When you talk about abortion, are you using rhetoric or propaganda? Both rhetoric and propaganda involve trying to persuade another person of something. Rhetoric is the art of trying to persuade someone about a good, or doing something good, like your doctor using rhetoric to encourage you to have regular health check-ups. Propaganda, on the other hand, refers to efforts to persuade someone of something that is not objectively good or good for them. Think of the classic used car salesman example. How confident can you be that a used car salesman is listening carefully to your particular needs in and price range for a vehicle? Is he more likely telling you flattering things to sell you a car that you cannot afford, or withholding key information about problems with a vehicle he shows you?
When it comes to abortion, we consistently find that both sides have a whole different set of vocabulary that frames their views. We often end up talking past those with whom we disagree because we have not agreed on how to define the terms the terms that we use, i.e. what we mean by the words that we say. This can be quite counter-productive for abortion discussion and dialogue.
Let’s look at some examples of words and concepts that are used by both sides to get their point across, and determine whether they constitute rhetoric or propaganda.
What Pro-Choice People Say
With the caveat that not all pro-choice people are the same and that they do not all have bad motives, here are some ways that propaganda, or disingenuous wording and terms, are employed by the pro-choice movement.
Negative References to Pro-Lifers by Pro-Choice People and the Media
In the media you will be hard pressed to find a pro-choice source that uses the name that pro-lifers use for themselves. Rather than calling them pro-life they will refer to them as “anti-abortion” or “abortion foes,” (who even uses the word “foe” these days?) “anti-choice extremists“, or “anti-choice activists.” In fact, a May 2019 NPR memo requested that journalists use the terms “abortion rights supporters” referring to pro-choice people and “abortion rights opponents” referring to pro-life people.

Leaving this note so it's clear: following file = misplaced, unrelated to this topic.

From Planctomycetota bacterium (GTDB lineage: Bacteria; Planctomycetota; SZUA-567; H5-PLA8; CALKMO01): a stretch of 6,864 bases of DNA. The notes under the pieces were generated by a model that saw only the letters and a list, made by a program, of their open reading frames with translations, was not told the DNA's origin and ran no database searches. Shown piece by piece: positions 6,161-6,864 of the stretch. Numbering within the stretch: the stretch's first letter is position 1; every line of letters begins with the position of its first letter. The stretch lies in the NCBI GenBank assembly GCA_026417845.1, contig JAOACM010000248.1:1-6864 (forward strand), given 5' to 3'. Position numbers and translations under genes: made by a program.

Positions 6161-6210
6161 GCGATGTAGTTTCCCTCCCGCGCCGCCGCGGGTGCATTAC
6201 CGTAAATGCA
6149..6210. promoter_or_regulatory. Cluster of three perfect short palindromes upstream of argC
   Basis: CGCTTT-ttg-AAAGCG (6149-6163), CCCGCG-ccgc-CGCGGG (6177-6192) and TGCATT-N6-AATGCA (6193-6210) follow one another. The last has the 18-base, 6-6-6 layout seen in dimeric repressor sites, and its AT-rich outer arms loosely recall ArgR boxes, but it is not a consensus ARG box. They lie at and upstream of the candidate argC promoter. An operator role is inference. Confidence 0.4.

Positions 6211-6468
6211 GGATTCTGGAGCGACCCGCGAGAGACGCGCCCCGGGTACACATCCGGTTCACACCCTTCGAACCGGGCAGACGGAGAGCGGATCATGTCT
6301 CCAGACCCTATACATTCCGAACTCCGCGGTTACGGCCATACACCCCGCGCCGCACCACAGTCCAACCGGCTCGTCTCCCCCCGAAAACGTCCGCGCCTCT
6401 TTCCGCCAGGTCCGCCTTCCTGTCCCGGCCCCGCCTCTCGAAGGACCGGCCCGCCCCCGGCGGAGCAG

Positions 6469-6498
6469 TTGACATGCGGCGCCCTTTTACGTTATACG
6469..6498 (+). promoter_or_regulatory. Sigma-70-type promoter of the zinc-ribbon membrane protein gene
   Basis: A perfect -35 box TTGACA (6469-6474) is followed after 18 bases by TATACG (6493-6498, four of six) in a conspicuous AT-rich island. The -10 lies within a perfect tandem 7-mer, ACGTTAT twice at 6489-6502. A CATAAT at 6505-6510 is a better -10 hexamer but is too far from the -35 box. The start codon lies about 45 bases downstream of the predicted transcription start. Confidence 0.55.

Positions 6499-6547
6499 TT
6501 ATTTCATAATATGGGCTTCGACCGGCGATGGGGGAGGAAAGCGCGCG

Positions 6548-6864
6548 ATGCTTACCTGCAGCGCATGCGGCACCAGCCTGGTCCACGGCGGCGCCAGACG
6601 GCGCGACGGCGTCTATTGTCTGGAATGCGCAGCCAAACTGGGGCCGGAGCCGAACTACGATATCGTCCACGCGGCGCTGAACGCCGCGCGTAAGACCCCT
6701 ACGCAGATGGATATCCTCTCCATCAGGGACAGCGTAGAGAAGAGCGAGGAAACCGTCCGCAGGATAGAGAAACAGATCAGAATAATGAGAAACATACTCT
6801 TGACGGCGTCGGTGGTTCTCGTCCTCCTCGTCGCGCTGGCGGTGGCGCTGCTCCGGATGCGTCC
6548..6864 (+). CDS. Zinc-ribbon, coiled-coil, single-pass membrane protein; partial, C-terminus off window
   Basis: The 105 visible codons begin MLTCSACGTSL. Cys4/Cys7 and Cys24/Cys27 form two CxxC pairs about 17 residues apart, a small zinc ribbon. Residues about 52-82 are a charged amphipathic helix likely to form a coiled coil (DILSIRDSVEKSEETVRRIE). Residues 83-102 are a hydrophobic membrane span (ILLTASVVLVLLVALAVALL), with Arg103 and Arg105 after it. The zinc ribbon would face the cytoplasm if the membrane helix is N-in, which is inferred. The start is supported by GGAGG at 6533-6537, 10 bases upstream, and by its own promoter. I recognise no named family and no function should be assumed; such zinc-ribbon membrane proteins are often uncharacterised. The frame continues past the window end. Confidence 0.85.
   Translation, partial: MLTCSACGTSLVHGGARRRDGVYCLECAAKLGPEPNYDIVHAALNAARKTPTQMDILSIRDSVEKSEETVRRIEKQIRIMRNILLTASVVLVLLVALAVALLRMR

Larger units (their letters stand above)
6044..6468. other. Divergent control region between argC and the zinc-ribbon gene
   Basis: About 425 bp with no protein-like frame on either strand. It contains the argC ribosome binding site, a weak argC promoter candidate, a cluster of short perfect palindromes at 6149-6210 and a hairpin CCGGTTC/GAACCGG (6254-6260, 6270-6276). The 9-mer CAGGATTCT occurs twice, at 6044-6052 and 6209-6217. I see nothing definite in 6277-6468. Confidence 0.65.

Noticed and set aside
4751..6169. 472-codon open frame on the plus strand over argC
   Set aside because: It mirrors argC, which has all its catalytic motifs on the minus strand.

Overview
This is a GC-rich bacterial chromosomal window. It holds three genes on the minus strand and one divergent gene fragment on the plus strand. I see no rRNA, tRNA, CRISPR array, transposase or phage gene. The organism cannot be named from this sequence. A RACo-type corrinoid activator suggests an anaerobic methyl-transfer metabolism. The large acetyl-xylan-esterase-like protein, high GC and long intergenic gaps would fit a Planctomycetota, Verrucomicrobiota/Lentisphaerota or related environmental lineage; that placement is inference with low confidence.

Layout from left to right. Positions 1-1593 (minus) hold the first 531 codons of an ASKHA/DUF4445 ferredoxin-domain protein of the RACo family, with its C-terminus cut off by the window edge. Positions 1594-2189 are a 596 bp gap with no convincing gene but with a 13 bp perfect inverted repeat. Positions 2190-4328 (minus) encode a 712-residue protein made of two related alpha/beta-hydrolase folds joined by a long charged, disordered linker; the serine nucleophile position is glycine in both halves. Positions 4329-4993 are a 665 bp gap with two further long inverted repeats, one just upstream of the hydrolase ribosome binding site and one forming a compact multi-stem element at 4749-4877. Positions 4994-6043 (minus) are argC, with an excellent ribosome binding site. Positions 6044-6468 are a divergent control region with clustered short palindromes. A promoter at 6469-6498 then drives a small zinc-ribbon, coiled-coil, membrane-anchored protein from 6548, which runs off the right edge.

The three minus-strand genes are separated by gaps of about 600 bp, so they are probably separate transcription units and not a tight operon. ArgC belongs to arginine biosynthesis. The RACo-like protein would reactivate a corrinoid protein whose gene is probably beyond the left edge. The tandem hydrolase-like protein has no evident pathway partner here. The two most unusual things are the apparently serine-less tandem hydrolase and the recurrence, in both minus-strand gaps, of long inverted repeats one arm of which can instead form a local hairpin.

The goal of all of these euphemisms is to portray pro lifers as “the bad guys.” After all, no one wants to be ‘anti’ or a ‘foe’, and being a “supporter” sounds much more positive.
Of course, many people accuse pro-lifers of only being anti-abortion. And frankly, in some cases, that’s probably true. However, the vast majority of active pro-lifers are just that. Pro-Life.
In contrast, WhyProLife.com often uses the term “pro-choice” because that is what people who support abortions for one or every reason prefer to be called. Using this term in this context does not indicate support for or agreement with pro-choice beliefs about abortion.. Whereas calling someone pro-abortion can unhelpfully antagonize a person we want to have a conversation with, using the term they use to describe themselves can be a starting point for dialogue about what abortion really is and what it does to women.
Dehumanizing the Fetus
The biggest propaganda tool used by the pro-choice movement is to dehumanize and denigrate the life of the fetusin particular and pregnancy in general.